H.R 1776 Seeks to Expand Homeownership
On Thursday, April 6, H.R. 1776, a far-reaching and far-ranging bill with more than a few provisions communities should be concerned about, passed the House of Representatives on a vote of 417-8. Prior to passage, the bill, also known as the “American Homeownership and Economic Opportunity Act of 1999,” was amended to go beyond even its original relaxation of income targeting guidelines. In two different ways, the bill allows Community Development Block Grants and HOME program dollars to serve higher income families than are traditionally served by the programs.
The Senate does not have a complete companion bill. Many of the manufactured housing provisions in H.R. 1776 are in S. 1452, which passed out of the Senate Banking Committee in March. Another bill, S. 1333, contains many of the same “removing barriers to housing affordability” provisions as H.R. 1776. This bill is in the Senate Banking Committee. (National Low Income Housing Coalition, www.nlihc.org)
New Worst Case Housing Report Released
HUD has issued its latest iteration of worst case housing reports, “Rental Housing Assistance – The Worsening Crisis: A Report to Congress on Worst Case Housing Needs,” based on data from the 1997 American Housing Survey. A household is included in the worst case count if it has income below 50% of the area median (AMI), pays over half of its income for housing or lives in severely inadequate housing, and receives no housing assistance. (Not included are homeless families and individuals, whose housing status by definition cannot be assessed through the American Housing Survey.) The number of households with worst case housing needs has grown to 5.4 million.
The growth in the number of families with worst case needs was particularly sharp among working families – the report noted a 28 percent growth in the number of families who had worst case needs while earning the equivalent of full-time work at the minimum wage. The report also cited a loss of more than 370,000 units affordable to families with incomes below 30 percent of area median income, a 5% drop from 1991 to 1997.
Worst case needs are also becoming more concentrated in extremely low-income families, says HUD, suggesting some progress has been made in reducing the worst case housing needs of people with incomes above 30% of AMI. This makes the case for deeper targeting of new housing resources. Worst case needs have also grown in minority households, the report finds, and a greater concentration of families with worst case needs is found among suburban households than urban.
The report is available online.
HUD Publishes Proposed FY 2001 Section 8 Fair Market Rents
On April 28, HUD published its proposed Section 8 fair market rents (FMRs) for FY 2001 in the Federal Register. The FMRs are based on rents at the 40th percentile of rent distribution, estimated for April 1, 2001 based on current trends. Final FY 2001 FMRs will go into effect on October 1, 2000. Comments on the proposed FMRs should be submitted by June 27, 2000. A copy of the FMRs can be found at http://www.huduser.org/datasets/fmr.html (National Housing Conference, www.nhc.org)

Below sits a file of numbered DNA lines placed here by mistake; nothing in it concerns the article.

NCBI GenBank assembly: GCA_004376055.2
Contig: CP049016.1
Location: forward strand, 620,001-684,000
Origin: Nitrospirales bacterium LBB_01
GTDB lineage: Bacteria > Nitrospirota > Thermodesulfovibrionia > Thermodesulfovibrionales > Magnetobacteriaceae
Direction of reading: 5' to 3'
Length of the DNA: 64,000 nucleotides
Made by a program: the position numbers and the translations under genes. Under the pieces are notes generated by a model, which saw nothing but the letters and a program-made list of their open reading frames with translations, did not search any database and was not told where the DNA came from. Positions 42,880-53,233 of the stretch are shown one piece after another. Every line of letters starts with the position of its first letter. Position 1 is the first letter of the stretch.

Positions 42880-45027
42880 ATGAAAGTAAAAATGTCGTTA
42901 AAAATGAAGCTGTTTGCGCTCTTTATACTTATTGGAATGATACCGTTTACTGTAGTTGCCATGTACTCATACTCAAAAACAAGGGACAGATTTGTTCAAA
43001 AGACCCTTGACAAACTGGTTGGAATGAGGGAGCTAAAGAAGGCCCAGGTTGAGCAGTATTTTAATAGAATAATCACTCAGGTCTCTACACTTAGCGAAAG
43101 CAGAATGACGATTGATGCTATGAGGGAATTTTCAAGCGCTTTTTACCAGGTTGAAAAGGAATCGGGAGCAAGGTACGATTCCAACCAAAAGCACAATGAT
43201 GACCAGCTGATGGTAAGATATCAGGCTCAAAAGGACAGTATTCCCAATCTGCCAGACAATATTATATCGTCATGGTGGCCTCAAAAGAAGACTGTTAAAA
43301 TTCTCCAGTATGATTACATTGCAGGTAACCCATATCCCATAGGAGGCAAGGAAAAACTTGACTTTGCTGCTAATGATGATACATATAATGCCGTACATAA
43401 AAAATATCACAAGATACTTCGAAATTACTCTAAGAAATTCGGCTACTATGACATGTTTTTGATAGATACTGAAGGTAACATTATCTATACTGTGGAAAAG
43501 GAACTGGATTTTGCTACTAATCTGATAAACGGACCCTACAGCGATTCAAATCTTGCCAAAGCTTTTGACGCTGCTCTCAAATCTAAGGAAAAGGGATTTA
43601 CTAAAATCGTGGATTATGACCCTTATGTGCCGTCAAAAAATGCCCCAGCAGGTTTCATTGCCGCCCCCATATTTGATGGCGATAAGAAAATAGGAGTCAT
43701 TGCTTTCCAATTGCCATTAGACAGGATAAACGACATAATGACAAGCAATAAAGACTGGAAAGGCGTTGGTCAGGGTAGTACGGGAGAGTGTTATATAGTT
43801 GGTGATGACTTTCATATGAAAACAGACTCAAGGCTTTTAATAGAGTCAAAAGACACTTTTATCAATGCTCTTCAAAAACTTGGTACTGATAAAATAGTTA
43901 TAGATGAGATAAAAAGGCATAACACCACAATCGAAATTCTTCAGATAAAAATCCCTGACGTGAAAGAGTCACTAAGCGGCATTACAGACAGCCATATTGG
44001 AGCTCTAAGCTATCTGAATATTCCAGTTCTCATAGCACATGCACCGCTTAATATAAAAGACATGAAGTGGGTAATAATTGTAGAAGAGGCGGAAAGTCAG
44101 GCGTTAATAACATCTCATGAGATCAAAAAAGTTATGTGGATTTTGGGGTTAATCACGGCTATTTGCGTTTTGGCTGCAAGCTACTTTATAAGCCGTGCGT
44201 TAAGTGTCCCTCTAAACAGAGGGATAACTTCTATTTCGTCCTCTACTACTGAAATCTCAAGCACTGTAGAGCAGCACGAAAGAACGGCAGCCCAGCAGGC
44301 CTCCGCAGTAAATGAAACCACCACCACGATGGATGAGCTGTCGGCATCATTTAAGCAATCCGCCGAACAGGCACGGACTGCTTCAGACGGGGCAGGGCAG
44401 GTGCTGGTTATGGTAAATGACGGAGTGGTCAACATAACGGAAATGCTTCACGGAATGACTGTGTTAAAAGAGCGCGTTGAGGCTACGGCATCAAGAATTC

Predatory Lending News
Three recently introduced bills aim to crack down on predatory lenders. Senator Paul Sarbanes (D-MD) and Representative John LaFalce (D-NY), ranking minority members on the Senate and House Banking Committees introduced companion legislation that would extend federal protection to more borrowers by making more inclusive standards for what constitutes a high-cost loan, expanding the list of lending practices that are abusive and increasing penalties. Senator Charles Schumer (D-NY) introduced a separate, more restrictive bill that would ban prepayment penalties and the financing of points and fees, and would include those loans that have total points and fees in excess of 4% of the loan amount in the definition of high-cost loans.
On April 12, HUD Secretary Andrew Cuomo and Treasury Undersecretary Gary Gensler hosted a HUD-Treasury Task Force on Predatory Lending. The Task Force will hold hearings to determine how to eliminate predatory lending and then report its findings to Congress.
Also on April 12, HUD released “Unequal Burden: Income and Racial Disparities in Subprime Lending in America,” a study which shows that the number of subprime home loans is increasing in predominantly black and low-income neighborhoods. Key findings of the study show that from 1993-1998, the number of subprime refinancing loans increased ten-fold; subprime loans are three times more likely in low-income neighborhoods than in high-income neighborhoods; subprime loans are five times more likely in black neighborhoods than in white neighborhoods; and homeowners in high-income black areas are twice as likely as homeowners in low-income white areas to have subprime loans. The study can be found on the internet at http://www.huduser.org. (National Housing Conference, www.nhc.org)